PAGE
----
Sen. Tom Coburn (R-Okla.) and a bipartisan group of Senators will propose legislation Tuesday to create a new, centralized earmark database to provide the public with more consistent and accessible information on earmark requests.
The bill — the Earmark Transparency Act — would require the Clerk of the House and the Secretary of the Senate to create a searchable, publicly available website that would include all "congressionally directed spending items" including appropriations earmarks, limited tax benefits and specific project authorizations. The bill would also establish uniform reporting requirements for each item, including the name of the beneficiary, the amount requested and the amount approved in a final bill, and whether the request was funded in prior years.
Both the House and Senate Appropriations committees require Members to post on their websites the earmark requests they have submitted, and both committees have posted links to the Member request pages.
But information listed by the Members varies widely. Some House Members list all the earmarks that constituents sought, rather than the earmark requests that the Members submitted. In the Senate, some Members provide detailed information about each earmark, while others post only summaries. Some Members post each earmark separately; others have posted a copy of a document listing all of the earmarks the Member supports. And the Senate Appropriations Committee only requires Members to keep the requests posted until 30 days after the appropriations bill passes.
In his State of the Union address in January, President Barack Obama called on Congress "to continue down the path of earmark reform ... publish all earmark requests on a single website before there's a vote, so that the American people can see how their money is being spent."
Coburn said in a statement that the bill is a response to Obama's call.
"While Congress has taken some steps to make the earmark process more transparent, some members and special interest groups still prefer to keep the process a secret," Coburn said. "The American people should not have to obtain search warrants to understand how Congress is spending their money."
The bill is also being sponsored by Sens. Russ Feingold (D-Wis.), John McCain (R-Ariz.) and Kirsten Gillibrand (D-N.Y.).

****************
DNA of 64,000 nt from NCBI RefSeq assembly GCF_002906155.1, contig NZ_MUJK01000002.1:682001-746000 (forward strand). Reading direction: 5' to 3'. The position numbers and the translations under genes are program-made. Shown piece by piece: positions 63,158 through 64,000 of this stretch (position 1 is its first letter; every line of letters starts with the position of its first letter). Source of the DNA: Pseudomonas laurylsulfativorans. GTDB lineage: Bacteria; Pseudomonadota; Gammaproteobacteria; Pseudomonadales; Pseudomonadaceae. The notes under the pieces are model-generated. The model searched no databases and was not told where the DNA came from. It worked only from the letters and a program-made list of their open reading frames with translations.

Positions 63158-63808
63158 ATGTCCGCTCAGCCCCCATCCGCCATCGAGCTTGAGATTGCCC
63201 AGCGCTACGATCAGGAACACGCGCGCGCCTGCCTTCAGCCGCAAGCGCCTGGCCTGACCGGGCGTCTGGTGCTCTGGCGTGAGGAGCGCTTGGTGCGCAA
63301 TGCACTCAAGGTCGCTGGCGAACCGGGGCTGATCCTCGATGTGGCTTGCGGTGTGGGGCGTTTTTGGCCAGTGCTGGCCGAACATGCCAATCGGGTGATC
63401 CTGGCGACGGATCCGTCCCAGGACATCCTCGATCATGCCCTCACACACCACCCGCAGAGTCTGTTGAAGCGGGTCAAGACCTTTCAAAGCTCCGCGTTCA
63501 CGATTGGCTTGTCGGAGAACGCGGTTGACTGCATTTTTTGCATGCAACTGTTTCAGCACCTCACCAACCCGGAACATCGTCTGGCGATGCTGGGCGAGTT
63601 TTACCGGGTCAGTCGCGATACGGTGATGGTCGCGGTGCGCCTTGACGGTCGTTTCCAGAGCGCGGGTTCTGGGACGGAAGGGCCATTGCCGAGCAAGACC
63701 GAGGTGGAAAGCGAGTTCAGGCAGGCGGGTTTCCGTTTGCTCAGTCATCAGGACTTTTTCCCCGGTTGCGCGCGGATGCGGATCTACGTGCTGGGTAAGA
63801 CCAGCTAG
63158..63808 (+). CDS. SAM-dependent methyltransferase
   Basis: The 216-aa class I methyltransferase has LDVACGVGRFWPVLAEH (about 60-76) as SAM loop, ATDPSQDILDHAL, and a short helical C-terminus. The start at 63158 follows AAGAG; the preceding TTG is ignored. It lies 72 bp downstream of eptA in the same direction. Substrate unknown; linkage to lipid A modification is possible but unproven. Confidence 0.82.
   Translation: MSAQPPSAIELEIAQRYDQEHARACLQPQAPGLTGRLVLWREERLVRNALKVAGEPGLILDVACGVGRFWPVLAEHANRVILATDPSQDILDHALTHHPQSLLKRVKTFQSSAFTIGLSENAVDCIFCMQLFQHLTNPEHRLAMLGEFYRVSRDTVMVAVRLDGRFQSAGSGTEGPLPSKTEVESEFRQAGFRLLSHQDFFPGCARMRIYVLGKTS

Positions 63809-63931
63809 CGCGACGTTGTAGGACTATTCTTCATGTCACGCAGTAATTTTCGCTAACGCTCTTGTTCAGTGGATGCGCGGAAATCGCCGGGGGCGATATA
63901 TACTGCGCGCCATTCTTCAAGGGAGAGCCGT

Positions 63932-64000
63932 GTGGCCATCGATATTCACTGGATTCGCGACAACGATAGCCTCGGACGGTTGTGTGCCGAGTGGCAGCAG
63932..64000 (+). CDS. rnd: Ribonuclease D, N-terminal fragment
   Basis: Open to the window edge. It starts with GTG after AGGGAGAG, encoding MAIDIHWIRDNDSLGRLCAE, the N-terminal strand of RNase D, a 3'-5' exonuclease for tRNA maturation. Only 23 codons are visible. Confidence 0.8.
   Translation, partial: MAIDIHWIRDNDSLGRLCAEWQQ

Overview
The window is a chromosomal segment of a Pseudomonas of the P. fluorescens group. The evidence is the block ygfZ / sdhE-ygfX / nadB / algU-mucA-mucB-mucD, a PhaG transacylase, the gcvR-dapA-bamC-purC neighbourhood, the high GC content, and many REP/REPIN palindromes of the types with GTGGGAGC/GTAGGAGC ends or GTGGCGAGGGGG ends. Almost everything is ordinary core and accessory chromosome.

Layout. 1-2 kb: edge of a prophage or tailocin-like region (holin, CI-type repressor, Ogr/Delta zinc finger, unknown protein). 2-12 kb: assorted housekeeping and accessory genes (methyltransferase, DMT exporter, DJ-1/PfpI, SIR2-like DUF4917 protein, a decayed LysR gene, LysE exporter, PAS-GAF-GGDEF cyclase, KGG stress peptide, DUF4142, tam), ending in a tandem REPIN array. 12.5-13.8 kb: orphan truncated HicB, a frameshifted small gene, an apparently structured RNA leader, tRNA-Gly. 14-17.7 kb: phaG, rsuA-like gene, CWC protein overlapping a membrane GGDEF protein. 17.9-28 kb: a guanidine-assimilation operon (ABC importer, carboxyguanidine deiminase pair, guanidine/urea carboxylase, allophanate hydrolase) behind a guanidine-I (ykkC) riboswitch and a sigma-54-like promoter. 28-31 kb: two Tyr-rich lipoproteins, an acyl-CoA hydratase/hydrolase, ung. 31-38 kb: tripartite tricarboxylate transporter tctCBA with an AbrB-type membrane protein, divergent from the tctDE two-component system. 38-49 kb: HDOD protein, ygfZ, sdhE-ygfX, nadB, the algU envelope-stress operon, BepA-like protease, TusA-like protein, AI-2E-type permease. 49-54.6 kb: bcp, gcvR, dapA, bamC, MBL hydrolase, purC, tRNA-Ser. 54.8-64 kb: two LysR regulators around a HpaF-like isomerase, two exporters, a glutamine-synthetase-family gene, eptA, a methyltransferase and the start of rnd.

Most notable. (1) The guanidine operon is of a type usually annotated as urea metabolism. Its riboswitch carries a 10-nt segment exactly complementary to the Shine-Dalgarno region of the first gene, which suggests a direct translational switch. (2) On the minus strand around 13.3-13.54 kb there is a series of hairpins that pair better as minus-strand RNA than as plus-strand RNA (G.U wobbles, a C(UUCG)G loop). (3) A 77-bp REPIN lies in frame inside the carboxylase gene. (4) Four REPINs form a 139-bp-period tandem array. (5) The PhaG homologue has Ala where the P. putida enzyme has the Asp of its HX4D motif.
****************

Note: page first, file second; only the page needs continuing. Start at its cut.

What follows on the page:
Feingold said in a statement: "Far too often, taxpayer dollars are wasted on unnecessary projects for groups or individuals simply because they have close ties to lawmakers. Making it easier for the American people to see who is behind these earmarks and how exactly their tax dollars are being spent will help curb wasteful spending, while exposing potential corruption."
Rep. Dave Reichert (R-Wash.) proposed a similar bill in the House last summer with a bipartisan group of co-sponsors, but the legislation has not moved.
Bill Allison, editorial director for the Sunlight Foundation — which provided input on Coburn's bill — said, "It's good to have a uniform standard for disclosure so that everyone is reporting the same information in the same way." Allison said a single, sortable database would make it easy for the public to see the total value of earmarks requested by an individual Member or the total value of earmarks for a particular company.
Allison said the Appropriations committees are already gathering this information in electronic databases, so there would be no additional cost.
Senate Appropriations spokesman John Bray noted in an e-mail that "earmarks are not unique to appropriations bills. They exist in tax bills and authorization bills and are not uniformly tracked from committee to committee. Any proposal to create a centralized database of earmarks would need to address the Senate as a whole, not just one committee."
Congress at the moment is all over the map on earmarks. House Appropriations Chairman David Obey (D-Wis.) announced in March that the committee would no longer approve earmarks benefiting for-profit companies. The next day, Minority Leader John Boehner (R-Ohio) announced that the GOP Conference had adopted a one-year moratorium on all earmarks, though a handful of Republicans have requested earmarks anyway.
Senate Appropriations Chairman Daniel Inouye (D-Hawaii) responded with a statement declaring that there would be no changes in earmark rules that the committee had previously established.
Nevertheless, Allison said he sees some hope for the Coburn bill to pass.
"There is concern about ethics in Congress," Allison said. "If that is going to be an issue in 2010 like it was in 2008 and in 2006, it is possible that a Congress looking to burnish its ethical reputation would look to pass a bill like this."